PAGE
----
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Pilot: 'When Mother Nature gets grumpy, get comfortable'

By Daniel E. Fahl, Special to CNN
  • Flights have to "merge" with other traffic on busy airways
  • Since planes can't stop in midair, ground delays are sometimes necessary
  • A thunderstorm is similar to a disabled vehicle blocking a lane, airline pilot says

Editor's note: Daniel Fahl is a captain for a major U.S. airline. He has been a pilot for 10 years and has extensive experience in navigating around travel delays.

(CNN) -- If you're traveling by air to see friends and family this holiday season, the chances of a delay-free trip are about as likely as enjoying the process of clearing airport security -- very slim. Should that be a surprise to you, though? Not really. Just as those traveling by car can expect stop-and-go traffic on backed-up freeways, air travelers will feel the effects of crowded skies as well.

As airlines ramp up extra flights to meet demand this time of year, airborne highways -- termed airways -- will be congested. Similar to merging onto a freeway in your car, aircraft departing from various airports join airways that are shared by other flights headed in a similar direction.

Unlike cars, which can stop and go when merging on the freeway, aircraft are unable to stop in midair to allow for merging traffic. This is why you might find yourself waiting to "merge" on the ground with a delay. When demand for certain airspace exceeds availability, the Federal Aviation Administration implements what's called a ground delay program (GDP).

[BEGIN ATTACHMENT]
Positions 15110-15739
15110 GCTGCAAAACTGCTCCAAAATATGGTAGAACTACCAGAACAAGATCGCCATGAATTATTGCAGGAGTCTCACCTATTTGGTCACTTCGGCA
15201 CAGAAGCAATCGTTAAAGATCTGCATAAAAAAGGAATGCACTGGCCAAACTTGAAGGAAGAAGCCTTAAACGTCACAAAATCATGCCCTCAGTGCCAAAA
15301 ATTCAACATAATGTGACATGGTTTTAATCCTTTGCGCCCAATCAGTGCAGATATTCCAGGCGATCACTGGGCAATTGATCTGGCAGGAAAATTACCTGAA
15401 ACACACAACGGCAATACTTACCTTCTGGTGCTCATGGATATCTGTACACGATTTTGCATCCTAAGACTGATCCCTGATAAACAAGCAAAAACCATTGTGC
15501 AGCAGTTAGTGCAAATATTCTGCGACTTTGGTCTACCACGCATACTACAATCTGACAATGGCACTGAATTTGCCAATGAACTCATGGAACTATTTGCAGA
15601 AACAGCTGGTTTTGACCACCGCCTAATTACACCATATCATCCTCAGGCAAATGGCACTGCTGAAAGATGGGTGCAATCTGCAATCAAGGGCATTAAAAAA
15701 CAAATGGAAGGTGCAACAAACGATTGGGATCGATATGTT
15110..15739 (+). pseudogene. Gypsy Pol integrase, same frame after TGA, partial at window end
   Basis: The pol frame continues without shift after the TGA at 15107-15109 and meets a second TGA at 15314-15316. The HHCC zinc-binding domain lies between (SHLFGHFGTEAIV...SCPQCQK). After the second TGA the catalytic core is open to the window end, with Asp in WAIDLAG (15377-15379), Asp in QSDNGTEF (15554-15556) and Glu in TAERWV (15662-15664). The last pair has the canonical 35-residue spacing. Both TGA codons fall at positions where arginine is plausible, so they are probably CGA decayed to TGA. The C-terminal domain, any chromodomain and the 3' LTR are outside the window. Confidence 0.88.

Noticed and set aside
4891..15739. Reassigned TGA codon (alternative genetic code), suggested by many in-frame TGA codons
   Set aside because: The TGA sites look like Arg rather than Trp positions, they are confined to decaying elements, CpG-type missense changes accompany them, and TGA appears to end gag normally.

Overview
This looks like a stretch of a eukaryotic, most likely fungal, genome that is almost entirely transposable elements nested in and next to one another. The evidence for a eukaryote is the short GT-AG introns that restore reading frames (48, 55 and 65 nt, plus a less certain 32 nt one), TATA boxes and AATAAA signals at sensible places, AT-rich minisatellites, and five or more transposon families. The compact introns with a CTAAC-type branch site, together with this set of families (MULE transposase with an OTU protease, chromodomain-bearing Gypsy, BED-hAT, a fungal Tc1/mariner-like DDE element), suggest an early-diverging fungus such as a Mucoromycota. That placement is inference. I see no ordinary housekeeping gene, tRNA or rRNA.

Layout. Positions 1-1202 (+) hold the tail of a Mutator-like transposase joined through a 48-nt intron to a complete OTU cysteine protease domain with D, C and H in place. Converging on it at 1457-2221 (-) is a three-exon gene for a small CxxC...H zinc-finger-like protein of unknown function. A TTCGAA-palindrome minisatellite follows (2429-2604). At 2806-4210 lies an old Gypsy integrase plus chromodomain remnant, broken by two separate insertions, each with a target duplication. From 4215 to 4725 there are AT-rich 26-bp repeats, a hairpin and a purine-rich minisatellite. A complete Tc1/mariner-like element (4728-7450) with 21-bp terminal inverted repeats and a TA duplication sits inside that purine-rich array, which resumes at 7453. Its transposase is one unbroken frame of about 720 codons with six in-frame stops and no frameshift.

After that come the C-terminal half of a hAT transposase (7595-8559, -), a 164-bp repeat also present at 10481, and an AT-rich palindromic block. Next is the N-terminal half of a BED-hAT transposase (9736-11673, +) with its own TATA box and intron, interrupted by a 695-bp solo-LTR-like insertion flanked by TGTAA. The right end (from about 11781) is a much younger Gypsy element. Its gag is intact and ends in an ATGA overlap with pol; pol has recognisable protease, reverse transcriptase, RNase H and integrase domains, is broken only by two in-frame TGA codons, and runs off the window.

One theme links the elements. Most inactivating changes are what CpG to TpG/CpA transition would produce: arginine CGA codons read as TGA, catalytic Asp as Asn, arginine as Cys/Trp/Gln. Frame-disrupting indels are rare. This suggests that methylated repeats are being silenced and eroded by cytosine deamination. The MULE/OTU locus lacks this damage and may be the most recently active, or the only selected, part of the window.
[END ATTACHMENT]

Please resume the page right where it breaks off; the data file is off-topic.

With a GDP in effect, pilots call air traffic control on the ground to receive an estimated departure time, or "wheels-up" time. Some of these delays are anticipated by the airlines and therefore are already built into your travel itinerary. But when Mother Nature gets grumpy, get comfortable!

If severe weather blocks your flight's original route, the pilot will coordinate with air traffic control to work out an alternative route that avoids the storm. An airway blocked by a thunderstorm is similar to a lane of automobile traffic blocked by a disabled vehicle; two lanes must now be merged into one.

This situation can cause extensive delays of well over an hour, especially when traveling into or out of busy airspace in the New York metro area. The effects of route-blocking weather in this area are magnified because three major airports -- JFK, LaGuardia, and Newark Liberty -- are within a 20-mile diameter. The enormous volume of arrivals and departures from these airports makes running an on-time schedule difficult even on the nicest of days.

Winter weather poses a different dilemma, as snow and ice can cause temporary runway closures as well as a long line of aircraft waiting to be sprayed with de-icing fluid. Throw strong winds and low visibility into the mix, and an airport that normally has multiple runways for use can be cut down to one.

If your flight is delayed for one of these reasons, chances are that your connecting flight will be delayed as well.

So when delays plague your holiday travels, know that pilots follow the motto "schedule with safety" and are working hard to get you home to your family so that we get home to ours, too.